The randomized, placebo-controlled Phase 3 clinical trials are intended to assess the efficacy and safety of MDMA-assisted psychotherapy in a group of 200 to 300 participants diagnosed with PTSD aged 18+ at sites in the U.S., Canada, and Israel, pending the raising of $25 Million in private funds to pay for the trials.

MDMA (3,4-methylenedioxy-methamphetamine, generic midomafetamine), a synthetic drug which is the primary ingredient in Ecstasy, is emotionally damaging and users often suffer depression, confusion, severe anxiety, paranoia, psychotic behavior and other psychological problems. It is chemically similar to the stimulant methamphetamine and the hallucinogen mescaline, and 92% of those who begin using Ecstasy later turn to other drugs including marijuana, amphetamines, cocaine and heroin.

Once MDMA gets into the bloodstream, it prompts a massive release of serotonin, dopamine, and norepinephrine. The collective efforts of all three neurotransmitters make the user feel euphoric. MDMA also damages brain serotonin neurons. High doses of MDMA can affect the body’s ability to regulate temperature. This can lead to a spike in body temperature that can occasionally result in liver, kidney, or heart failure or even death.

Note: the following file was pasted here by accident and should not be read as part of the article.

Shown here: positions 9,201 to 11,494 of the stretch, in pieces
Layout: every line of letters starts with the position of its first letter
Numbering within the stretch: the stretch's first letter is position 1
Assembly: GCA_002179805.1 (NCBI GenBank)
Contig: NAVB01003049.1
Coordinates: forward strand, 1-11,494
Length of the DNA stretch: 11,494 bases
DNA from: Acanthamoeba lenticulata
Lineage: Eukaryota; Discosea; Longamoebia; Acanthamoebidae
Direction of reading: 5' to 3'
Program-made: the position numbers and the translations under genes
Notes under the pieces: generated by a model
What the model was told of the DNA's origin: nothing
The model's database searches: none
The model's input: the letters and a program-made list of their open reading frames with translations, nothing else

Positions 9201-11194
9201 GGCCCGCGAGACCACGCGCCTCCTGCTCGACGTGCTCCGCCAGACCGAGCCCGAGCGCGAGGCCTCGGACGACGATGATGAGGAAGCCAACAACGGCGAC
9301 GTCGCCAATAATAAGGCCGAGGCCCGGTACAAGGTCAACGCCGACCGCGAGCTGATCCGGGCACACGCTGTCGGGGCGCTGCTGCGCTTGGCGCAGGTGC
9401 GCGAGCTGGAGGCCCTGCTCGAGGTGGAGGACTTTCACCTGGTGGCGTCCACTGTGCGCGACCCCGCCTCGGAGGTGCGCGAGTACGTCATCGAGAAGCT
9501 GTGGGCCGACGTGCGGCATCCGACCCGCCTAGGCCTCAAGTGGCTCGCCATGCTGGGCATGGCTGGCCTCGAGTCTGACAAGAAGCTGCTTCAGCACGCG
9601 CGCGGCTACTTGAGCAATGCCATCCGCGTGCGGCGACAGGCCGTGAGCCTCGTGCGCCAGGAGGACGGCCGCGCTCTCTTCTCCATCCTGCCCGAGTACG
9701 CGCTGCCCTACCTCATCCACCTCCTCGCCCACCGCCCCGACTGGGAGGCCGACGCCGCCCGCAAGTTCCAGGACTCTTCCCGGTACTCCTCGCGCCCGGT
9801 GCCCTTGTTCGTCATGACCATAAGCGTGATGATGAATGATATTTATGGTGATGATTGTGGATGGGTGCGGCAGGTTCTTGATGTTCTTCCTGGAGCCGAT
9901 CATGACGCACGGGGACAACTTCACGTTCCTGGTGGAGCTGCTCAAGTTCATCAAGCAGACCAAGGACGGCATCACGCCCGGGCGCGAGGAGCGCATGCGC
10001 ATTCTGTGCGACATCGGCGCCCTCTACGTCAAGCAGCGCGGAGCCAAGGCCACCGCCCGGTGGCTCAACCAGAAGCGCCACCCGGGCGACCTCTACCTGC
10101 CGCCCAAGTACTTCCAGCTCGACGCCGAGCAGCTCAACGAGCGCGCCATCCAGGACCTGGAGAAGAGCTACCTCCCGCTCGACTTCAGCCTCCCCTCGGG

One has to continually increase the amount of the drug one takes in order to feel the same effects; some people report signs of addiction, including the following withdrawal symptoms: fatigue, loss of appetite, depression, and trouble concentrating. MDMA was first synthesized by a German company (Merck) in 1912 and has been available as a street drug since the 1980s. MDMA was first used in the 1970s as an unapproved aid in psychotherapy. In 1985, The U.S. Drug Enforcement Administration labeled MDMA as an illegal drug with no recognized medicinal use. In 2016, the White House found more than 22,000 people were hospitalized due to symptoms related to MDMA in 2011.

To put overall MDMA use in perspective, in 2010 the illicit drug category with the largest number of current users among persons aged 12 or older was marijuana use (2.4 million), followed by abuse of pain relievers (2 million), tranquilizers (1.2 million), Ecstasy (0.9 million), inhalants (0.8 million), and cocaine and stimulants (0.6 million each).